July 8th, 2011
Wow! I can't believe that I have decided to start a blog about my nursing dedicated artwork. How did this all start? With a nurse and a nurse's cap, of course. Several years ago I had a life altering event. I was involved in a head on auto accident (not my fault!). The resulting injuries were multiple and changed my life forever. I spent a lot of time undergoing reconstructive surgeries and seeing health care providers with many of them being registered nurses. I had a lot of time to think about myself as a clinician and to experience first hand the clinical expertise of other nurses. Without my glasses, on pain medication, sleepy, or just not paying attention, I rarely knew who the registered nurse was. This started me to thinking about the cap as a traditional symbol of nursing and what my cap had meant to me. Several years later and after a lot of research, it became apparent to me that although the cap is recognized world over as a symbol of nursing, there isn't one in sight nor has anyone in the United States (that I know of) made a dedicated effort to preserve the images. Within a few years the only reminder of the nurse's cap will be faded photographs.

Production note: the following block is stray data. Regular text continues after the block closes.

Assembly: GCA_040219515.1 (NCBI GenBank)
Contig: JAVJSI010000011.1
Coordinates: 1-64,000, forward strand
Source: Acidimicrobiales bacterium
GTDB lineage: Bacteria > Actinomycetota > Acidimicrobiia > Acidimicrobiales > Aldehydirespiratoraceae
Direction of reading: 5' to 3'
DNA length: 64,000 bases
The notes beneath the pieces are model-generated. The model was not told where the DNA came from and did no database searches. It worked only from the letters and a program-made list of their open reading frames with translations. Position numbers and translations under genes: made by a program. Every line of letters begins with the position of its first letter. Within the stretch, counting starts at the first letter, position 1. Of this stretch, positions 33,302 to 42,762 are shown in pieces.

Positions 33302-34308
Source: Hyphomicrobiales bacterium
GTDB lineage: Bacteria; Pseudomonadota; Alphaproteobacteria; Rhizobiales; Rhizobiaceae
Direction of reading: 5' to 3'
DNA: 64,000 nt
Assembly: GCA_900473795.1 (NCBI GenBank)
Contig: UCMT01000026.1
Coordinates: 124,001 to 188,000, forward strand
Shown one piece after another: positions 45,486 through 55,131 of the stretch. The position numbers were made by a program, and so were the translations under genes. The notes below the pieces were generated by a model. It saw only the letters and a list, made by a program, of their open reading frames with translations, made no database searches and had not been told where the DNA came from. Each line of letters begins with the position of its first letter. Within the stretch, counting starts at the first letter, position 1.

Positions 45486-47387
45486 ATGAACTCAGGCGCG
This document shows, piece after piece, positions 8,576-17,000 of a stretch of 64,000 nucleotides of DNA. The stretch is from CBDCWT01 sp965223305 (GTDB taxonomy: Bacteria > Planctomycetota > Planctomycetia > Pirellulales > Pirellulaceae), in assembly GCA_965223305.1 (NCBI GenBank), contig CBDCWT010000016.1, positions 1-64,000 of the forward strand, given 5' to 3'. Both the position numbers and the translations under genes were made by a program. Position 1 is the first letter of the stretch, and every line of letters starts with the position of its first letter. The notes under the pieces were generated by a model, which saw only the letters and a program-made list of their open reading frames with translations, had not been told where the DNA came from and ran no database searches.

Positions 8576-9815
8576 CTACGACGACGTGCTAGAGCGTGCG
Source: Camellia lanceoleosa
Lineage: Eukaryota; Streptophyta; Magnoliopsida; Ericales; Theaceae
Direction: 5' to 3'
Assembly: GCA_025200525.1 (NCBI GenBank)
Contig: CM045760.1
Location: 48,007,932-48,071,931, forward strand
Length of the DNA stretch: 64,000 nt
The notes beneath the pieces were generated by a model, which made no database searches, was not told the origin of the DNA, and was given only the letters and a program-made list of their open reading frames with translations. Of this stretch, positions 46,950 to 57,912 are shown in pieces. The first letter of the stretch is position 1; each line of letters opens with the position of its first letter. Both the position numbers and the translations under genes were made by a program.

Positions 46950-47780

I started oil painting as a way to cope with the inactivity imposed upon me by my injuries, surgeries, and rehabilitation. One of the first things I painted was my nurse's cap. I loved having it and felt a great many emotions as I would look at it. For me the cap symbolized so much. The cap was a part of our professional history. For every nurse for almost 150 years the cap was a symbol of professionalism, right of passage, affiliation, unity, commonality, rank, learning, training, commitment, accountability, identity, standards, and a connection to all those nurses that had worn the cap before. Each cap was also a unique identifier of the nurse's affiliation on a smaller scale with a specific nursing program. I wore my cap with a great sense of pride for all it symbolized and communicated. Through my experience and research I identified a need to acknowledge and preserve the images of these honorable and dignified symbols of our professions' past. I also began to think of nursing caps as unique, creative, wearable pieces of art. I had found the perfect combination. My love for nursing encompassed in the symbol of the cap and my love for painting. I hope to research and paint many, many caps to showcase the common bond and the diversity within nursing to preserve these images for nursing history. I also plan to donate my paintings to a center for nursing history in the hopes that they will be preserved for generations of nurses.